Currently Browsing: Politics
9/11: The Simple Facts
Why the Official Story Can’t Possibly Be True
Arthur Naiman with Gregg Roberts & AE911 Truth for WTC Technical Assistance
Books on 9/11 tend to get dismissed as “conspiracy theories” but that won’t work with this one, because it contains no theories at all about who did what. It simply focuses on flaws in the official version of events.
It begins by listing fourteen clearly...
A Good War Is Hard to Find
The Art of Violence in America
In the wake of the abuse of Iraqi prisoners at Abu Ghraib, American leaders from different fields, politics, journalism, law, psychiatry struggled to understand what happened in the notorious prison, and why. In this astonishingly elegant and passionate series of essays, David Griffth contends that our society’s shift from language to...
America’s Mayor, American’s President?
The Strange Career of Rudy Giuliani
Edited by Robert Polner with a Preface by Jimmy Breslin
Rudy Giuliani’s admirably flinty response to the horrifying events of 9-11 has made him a national hero, positioning him for his ultimate quest, the White House. But the outpouring of praise for his performance after Sept 11, 2001 has obscured many uncomfortable facts about...
America: A Prophecy
Sparrow, Edited by Marcus Boon
America: A Prophecy is the long awaited collection from the writer Robert Christgau called, “one of the funniest men in Manhattan.” From a hilarious spiritual guide to New York City–written after Sparrow tried meditating at a dozen high-traffic landmarks–to the scientific and religious significance of the sky, Sparrow’s unique blend of...
A gonzo Confederacy of Dunces mixed with Sarah, Choir Boy combines off-kilter humor and its own brand of modern day magic in a rollicking, bittersweet story about growing up different.
Twelve year old Berry wants nothing more than to remain a choir boy. Choral music and the prospect of divinity thrill him. His fellow humans-from his feuding parents to the teenage transsexual prostitute...
Coming of Age at the End of History
Camille de Toledo
Translated by Blake Ferris
Camille de Toledo’s Coming of Age at the End of History takes the vision of Hakim Bey’s “Temporary Autonomous Zones,” the incisiveness of Naomi Klein in her seminal treatise No Logo, and youthful idiosyncratic passion of William Upksi Wimsatt, and creates a new vision of political possibility for Generation Y.
Crouching Dragon, Hidden Tiger
Can China and India Dominate the West?
Prem Shankar Jha
The media is feeding upon the boastful self-confidence of a newly invigorated entrepreneurial class in India, and on the growing irritation with said Indian upstart in the Chinese leadership. To say that the two countries will dominate the global economy half a century hence if they stay on their present trajectories is...
Get Your War On
The Definitive Account of the War on Terror, 2001-2008
Introduction by Matt Taibbi
In the aftermath of 9/11, when experts and citizens rallied behind President George W. Bush and his worldwide “War on Terror,” a scrappy internet comic called “bullshit” on the whole undertaking and never looked back.
It’s taken years for conventional wisdom to catch up to...
Going to Heaven
It may be a uniquely American success story: not long ago, who would have thought that the son of tobacco sharecroppers in Kentucky could become an Episcopal bishop? No one could have predicted that this boy, born poor, ill, and given little chance of survival, would in fact be elected and ordained 56 years later as the first openly gay bishop in the Anglican Church, finding himself...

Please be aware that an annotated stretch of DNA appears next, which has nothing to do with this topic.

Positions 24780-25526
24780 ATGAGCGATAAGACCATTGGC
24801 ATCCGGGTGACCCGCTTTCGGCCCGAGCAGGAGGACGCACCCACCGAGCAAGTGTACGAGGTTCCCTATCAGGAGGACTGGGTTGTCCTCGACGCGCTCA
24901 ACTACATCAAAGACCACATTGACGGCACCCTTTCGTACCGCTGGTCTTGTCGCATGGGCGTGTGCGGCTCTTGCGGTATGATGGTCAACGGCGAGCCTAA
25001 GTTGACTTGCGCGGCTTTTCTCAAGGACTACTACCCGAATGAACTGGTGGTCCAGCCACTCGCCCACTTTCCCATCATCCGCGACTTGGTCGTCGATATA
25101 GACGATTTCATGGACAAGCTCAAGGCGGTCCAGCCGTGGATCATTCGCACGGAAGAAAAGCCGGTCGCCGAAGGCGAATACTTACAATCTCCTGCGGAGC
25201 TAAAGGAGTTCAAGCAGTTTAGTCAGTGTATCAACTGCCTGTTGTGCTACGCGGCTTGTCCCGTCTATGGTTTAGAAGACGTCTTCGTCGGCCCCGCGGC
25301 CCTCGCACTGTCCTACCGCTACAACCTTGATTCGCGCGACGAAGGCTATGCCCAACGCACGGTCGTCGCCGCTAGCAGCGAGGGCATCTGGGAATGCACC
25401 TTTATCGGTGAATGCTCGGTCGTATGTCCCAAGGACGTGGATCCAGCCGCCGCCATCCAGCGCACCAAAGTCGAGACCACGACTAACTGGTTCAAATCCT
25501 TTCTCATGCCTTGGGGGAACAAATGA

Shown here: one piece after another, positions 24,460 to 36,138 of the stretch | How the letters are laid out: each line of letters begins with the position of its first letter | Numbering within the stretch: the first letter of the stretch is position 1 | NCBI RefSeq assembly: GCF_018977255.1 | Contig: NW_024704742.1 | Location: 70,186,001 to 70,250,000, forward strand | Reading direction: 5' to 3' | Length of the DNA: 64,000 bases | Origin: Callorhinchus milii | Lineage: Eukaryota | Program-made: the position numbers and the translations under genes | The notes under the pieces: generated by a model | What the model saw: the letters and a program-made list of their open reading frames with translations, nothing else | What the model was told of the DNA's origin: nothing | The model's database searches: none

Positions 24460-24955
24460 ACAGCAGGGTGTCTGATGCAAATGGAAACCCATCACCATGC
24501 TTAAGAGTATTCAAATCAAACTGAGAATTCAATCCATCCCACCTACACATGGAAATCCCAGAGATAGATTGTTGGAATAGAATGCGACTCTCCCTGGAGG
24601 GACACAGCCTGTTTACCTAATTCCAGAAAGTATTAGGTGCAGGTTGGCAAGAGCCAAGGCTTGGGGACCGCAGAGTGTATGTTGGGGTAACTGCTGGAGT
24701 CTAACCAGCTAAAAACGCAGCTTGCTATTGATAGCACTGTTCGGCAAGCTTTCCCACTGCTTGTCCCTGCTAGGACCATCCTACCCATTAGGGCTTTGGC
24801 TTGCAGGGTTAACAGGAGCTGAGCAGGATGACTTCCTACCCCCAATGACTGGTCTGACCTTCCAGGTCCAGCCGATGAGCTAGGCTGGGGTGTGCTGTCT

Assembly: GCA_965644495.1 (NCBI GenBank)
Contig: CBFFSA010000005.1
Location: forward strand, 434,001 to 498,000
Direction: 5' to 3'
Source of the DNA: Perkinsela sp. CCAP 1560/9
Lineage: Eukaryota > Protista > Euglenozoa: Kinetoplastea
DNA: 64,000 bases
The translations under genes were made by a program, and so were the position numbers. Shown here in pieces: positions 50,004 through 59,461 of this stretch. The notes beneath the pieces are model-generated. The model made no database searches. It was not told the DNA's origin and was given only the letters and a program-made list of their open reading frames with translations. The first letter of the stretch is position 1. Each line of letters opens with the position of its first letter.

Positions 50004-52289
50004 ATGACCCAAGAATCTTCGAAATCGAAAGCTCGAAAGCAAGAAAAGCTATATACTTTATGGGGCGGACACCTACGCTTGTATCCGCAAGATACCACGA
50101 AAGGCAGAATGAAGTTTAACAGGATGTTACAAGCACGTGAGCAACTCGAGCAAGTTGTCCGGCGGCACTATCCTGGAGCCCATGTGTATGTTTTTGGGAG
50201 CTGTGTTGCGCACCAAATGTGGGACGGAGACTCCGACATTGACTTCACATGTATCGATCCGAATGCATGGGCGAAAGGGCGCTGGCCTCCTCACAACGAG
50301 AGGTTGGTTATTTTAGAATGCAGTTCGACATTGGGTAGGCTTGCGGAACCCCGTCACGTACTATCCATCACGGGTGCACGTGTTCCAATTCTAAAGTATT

I Wouldn’t Start from Here
The 21st Century and Where It All Went Wrong
Introduction by Robert Young Pelton, author of The World’s Most Dangerous Places
Mueller wanders the world’s failed states, ravaged war zones, and desolate no-man’s-lands to comprehend why we snatch war from the jaws of peace, why so much that can go wrong does go wrong, over and over again (Iraq, Afghanistan,...
Journey to the End of Islam
Michael Muhammad Knight
In Journey to the End of Islam, Michael Muhammad Knight—whose work has led to him being hailed as both the Jack Kerouac and Hunter S. Thompson of American Islam—wanders through Muslim countries, navigating between conflicting visions of his religion. Visiting holy sites in Pakistan, Syria, Egypt, and Ethiopia, Knight engages both the puritanical Islam promoted...
No More Prisons: Urban Life, Homeschooling, Hip-Hop Leadership, the Cool Rich Kids Movement, a Hitchhiker’s Guide to Community Organizing, and Why Philanthropy Is the Greatest Art Form of the 21st Century!
William Upski Wimsatt
In this follow-up to the underground best-seller Bomb the Suburbs, William Upski Wimsatt expands his focus from culture into politics. Despite the title, this book is only...
On the Lower Frequencies: A Secret History of the City
Erick Lyle, a.k.a. Iggy Scam
Iggy Scam’s Secret History of the City is both a manual, a memoir and a history of creative resistance and fun in a world run rotten with poverty and war. Whether handing out fake Starbucks coupons for free coffee, dropping flyers on mall-goer’s heads that say “aren’t you glad this isn’t a...
Open Letters to America
Essays by Kevin Powell
“Change” has swept America at the end of this first decade of the 21st century, and Kevin Powell, one of our nation’s leading voices, has been both participant and observer. Open Letters to America is Powell’s redemption song for the society he believes possible in the aftermath of Barack Obama’s historic election.
In the first essay, Powell issues a...
People Like Us: Misrepresenting the Middle East
In People Like Us, which became a bestseller in Holland, Joris Luyendijk tells the story of his five years as correspondent in the Middle East. Extremely young for a correspondent but fluent in Arabic, he spoke with stone throwers and terrorists, taxi drivers and professors, victims, aggressors, and their families. He experienced at first hand...